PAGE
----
PLATINUM2022

Friends of Switchpoint Inc

CHANGING THE FACE OF POVERTY-IT TAKES ALL OF US

aka Switchpoint   |   ST GEORGE, UT   |  www.switchpointcrc.org

Mission

The Mission of the Switchpoint Homeless Shelter and Community Resource Center is To empower those in need by addressing the underlying cause of poverty, providing a comprehensive plan, and supporting the journey to self-sufficiency. We see a world in which every individual embodies their worth and value, with self-esteem, hope, and abilities restored, thriving in affordable housing.

Ruling year info

2004

CEO

Carol M Hollowell

Main address

948 N 1300 W

ST GEORGE, UT 84770 USA

Show more contact info

EIN

76-0740457

NTEE code info

Temporary Shelter For the Homeless (L41)

Human Service Organizations (P20)

IRS filing requirement

This organization is required to file an IRS Form 990 or 990-EZ.

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Communication

Programs and results

What we aim to solve

SOURCE: Self-reported by organization

Switchpoint addresses the complex issues leading to families, seniors, veterans, and individuals experiencing homelessness, food insecurity, and poverty. We are addressing the housing crisis by creating deeply affordable housing for our most vulnerable citizens. The needs are varied and individual and must be addressed on a case-by-case basis.

Our programs

SOURCE: Self-reported by organization

What are the organization's current programs, how do they measure success, and who do the programs serve?

Emergency Shelter

24/7 Emergency shelter facilities for men, women and families. Provides individualized case management to support clients to get back on their feet and move to self-sufficiency

Population(s) Served
Families
Veterans
Low-income people
Homeless people
Seniors

Providing food for those experiencing food scarcity

Population(s) Served
Families
Children and youth
Seniors
Homeless people
Low-income people

Provides job shadow and training through our micro enterprises - Switchpoint Thrift Store & Boutique, Tooele Thrift Store, Bed n Biscuits Dog Daycare, Rise Aeroponic Garden, Stepping Stones 24/7 Childcare - to restore skills necessary to return to the workforce for adults that have been displaced.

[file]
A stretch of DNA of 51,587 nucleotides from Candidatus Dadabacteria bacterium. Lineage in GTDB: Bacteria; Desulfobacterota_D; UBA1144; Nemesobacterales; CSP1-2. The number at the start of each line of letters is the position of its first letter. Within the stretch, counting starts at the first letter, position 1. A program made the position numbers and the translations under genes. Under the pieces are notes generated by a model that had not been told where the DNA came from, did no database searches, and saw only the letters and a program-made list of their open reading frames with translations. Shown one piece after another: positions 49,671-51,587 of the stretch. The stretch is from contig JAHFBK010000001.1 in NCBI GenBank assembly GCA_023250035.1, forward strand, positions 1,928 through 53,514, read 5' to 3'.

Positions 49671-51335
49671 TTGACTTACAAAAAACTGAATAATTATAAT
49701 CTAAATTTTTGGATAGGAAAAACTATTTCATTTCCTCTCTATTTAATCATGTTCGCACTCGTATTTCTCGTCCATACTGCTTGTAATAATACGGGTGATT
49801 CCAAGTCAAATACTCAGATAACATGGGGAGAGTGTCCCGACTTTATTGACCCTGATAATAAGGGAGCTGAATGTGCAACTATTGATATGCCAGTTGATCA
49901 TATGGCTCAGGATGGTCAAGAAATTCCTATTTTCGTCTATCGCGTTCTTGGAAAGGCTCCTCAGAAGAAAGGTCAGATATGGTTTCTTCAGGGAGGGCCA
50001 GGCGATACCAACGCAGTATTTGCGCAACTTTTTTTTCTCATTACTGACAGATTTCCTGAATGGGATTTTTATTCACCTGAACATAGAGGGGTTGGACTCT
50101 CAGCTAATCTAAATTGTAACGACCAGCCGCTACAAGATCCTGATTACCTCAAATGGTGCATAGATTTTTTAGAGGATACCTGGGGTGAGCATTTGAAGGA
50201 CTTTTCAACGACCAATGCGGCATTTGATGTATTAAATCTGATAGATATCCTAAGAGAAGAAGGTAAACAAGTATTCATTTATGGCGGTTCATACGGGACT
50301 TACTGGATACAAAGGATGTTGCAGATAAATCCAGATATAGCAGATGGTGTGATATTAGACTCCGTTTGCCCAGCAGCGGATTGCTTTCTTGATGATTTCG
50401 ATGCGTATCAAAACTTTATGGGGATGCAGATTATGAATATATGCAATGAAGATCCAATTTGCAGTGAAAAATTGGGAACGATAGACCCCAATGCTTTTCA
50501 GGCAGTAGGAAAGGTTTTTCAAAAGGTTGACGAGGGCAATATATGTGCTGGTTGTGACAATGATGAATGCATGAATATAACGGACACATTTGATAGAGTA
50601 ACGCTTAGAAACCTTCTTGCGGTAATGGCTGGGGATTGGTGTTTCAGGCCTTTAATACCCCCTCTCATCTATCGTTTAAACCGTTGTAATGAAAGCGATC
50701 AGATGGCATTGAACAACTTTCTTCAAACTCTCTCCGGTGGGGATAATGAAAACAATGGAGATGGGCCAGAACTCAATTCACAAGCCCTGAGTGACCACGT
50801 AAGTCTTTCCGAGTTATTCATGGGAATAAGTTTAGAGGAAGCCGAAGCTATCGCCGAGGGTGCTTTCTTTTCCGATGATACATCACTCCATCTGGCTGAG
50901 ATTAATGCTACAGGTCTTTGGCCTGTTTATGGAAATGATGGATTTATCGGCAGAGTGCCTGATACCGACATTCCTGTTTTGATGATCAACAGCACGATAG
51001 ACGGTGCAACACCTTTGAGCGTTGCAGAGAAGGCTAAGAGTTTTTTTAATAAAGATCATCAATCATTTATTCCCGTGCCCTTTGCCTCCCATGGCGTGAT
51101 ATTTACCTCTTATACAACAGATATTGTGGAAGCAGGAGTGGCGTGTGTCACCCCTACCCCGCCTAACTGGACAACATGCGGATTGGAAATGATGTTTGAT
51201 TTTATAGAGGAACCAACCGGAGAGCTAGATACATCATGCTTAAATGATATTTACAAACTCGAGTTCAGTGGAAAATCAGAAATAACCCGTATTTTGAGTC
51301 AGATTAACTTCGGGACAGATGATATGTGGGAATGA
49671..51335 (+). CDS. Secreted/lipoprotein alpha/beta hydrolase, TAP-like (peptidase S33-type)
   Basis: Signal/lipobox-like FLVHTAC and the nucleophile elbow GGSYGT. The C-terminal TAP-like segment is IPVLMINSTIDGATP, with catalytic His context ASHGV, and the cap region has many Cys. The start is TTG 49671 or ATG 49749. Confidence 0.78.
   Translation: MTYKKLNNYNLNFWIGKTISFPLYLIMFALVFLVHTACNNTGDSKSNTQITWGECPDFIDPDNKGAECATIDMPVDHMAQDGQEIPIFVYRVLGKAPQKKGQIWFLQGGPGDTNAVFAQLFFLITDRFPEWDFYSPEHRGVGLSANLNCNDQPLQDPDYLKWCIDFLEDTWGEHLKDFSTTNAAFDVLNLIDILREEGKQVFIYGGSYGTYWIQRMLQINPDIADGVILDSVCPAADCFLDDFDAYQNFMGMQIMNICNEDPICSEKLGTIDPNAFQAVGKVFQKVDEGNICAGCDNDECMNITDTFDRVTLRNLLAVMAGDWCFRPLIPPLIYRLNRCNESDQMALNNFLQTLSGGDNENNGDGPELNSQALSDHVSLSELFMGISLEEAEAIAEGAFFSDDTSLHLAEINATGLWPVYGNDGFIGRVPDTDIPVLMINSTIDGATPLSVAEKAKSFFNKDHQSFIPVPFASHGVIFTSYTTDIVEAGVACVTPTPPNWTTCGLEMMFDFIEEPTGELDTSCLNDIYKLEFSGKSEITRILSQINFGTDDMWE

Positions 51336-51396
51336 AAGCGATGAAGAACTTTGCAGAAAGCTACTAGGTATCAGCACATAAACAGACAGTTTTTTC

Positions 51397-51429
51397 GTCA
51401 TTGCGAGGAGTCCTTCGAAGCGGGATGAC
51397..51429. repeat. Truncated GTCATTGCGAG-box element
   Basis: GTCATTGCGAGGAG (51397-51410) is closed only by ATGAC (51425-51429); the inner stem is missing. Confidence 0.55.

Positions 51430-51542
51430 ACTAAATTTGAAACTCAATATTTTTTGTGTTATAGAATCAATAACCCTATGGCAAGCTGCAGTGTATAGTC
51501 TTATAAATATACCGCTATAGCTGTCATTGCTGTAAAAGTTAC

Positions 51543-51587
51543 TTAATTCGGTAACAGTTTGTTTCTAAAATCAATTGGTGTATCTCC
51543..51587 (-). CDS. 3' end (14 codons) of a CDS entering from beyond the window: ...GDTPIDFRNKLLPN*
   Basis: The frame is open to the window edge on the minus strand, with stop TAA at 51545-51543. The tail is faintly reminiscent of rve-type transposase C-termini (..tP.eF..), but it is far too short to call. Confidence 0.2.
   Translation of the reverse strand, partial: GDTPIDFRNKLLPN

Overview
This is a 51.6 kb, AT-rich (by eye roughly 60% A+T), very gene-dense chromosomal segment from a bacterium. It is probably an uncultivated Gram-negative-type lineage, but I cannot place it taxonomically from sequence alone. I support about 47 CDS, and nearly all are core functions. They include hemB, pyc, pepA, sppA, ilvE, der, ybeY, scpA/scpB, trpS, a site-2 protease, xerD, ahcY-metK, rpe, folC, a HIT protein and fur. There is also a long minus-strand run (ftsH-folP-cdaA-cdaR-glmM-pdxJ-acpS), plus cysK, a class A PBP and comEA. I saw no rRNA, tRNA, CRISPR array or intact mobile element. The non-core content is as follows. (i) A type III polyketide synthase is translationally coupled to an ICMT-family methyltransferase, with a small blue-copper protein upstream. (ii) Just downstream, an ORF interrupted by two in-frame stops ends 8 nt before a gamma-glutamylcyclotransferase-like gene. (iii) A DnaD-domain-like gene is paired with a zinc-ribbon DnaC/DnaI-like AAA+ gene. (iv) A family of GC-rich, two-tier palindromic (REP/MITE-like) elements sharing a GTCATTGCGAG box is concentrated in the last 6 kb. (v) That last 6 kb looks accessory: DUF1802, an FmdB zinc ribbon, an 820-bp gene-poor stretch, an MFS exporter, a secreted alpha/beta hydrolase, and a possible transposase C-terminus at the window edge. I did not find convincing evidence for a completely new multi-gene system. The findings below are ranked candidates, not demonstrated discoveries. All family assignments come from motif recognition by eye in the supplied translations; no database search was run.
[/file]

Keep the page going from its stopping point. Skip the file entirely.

Population(s) Served
Adults
Homeless people
Low-income people

To assist families to remain housed or rehouse them from emergency shelter facilities.

Population(s) Served
Families
Veterans
Homeless people
Seniors
Low-income people

A Circles USA chapter gathers people who are motivated to move out of poverty and matches them with middle-income and high-income volunteers who can support and encourage them on their journey.

Through training and weekly meetings, participants (called Circles Leaders) build friendships with volunteers (called Circles Allies). Over time, these relationships help families climb out of poverty and achieve financial stability. The families’ experiences of opportunities and the obstacles are shared with the larger community — so successes can be celebrated, and barriers can be avoided.

Population(s) Served
Families
Adults
Low-income people

Servers on average 125 hot meals daily Monday - Friday to those experiencing food scarcity in Washington County. Serves sack lunches in Tooele County.

Population(s) Served
Adults
Families
Low-income people

Where we work

Awards

Innovator Award 2018

Utah State Homelessness Programs

Non-Profit of the Year 2019

St George Area Chamber of Commerce

Entrepreneur of the Year Award for Social Impact 2020

Ernst Young

Our results

SOURCE: Self-reported by organization

How does this organization measure their results? It's a hard question but an important one.

Total number of volunteer hours contributed to the organization

This metric is no longer tracked.
Totals By Year
Population(s) Served

Adults, Children and youth

Related Program

Food Pantry

Type of Metric

Outcome - describing the effects on people or issues

Direction of Success

Increasing

Context Notes

2020 hours dropped dramatically due to the Covid-19 Pandemic Volunteer hours include those served through all programs: Job Shadowing, Circles, Emergency Shelter, and Food Pantry & Soup Kitchen

Pounds of food distributed

This metric is no longer tracked.
Totals By Year
Population(s) Served

Children and youth, Adults, Families

Related Program

Food Pantry

Type of Metric

Outcome - describing the effects on people or issues

Direction of Success

Increasing

Context Notes

The Food Pantry serves on average 1,700 households each month

Number of children served

This metric is no longer tracked.
Totals By Year
Population(s) Served

Children and youth

Related Program

Emergency Shelter

Type of Metric

Output - describing our activities and reach

Direction of Success

Holding steady

Context Notes

Number of children residing in emergency shelter

Number of families assisted with rent or mortgage to avoid eviction

This metric is no longer tracked.
Totals By Year
Type of Metric

Outcome - describing the effects on people or issues

Direction of Success

Increasing

Number of clients who became employed through our Education and Employment Services partners.

This metric is no longer tracked.
Totals By Year
Related Program

Job Shadow & Training

Type of Metric

Outcome - describing the effects on people or issues

Direction of Success

Increasing

Number of clients served through emergency shelter facility

This metric is no longer tracked.
Totals By Year
Population(s) Served

Children and youth, Adults, Veterans

Related Program

Emergency Shelter

Type of Metric

Outcome - describing the effects on people or issues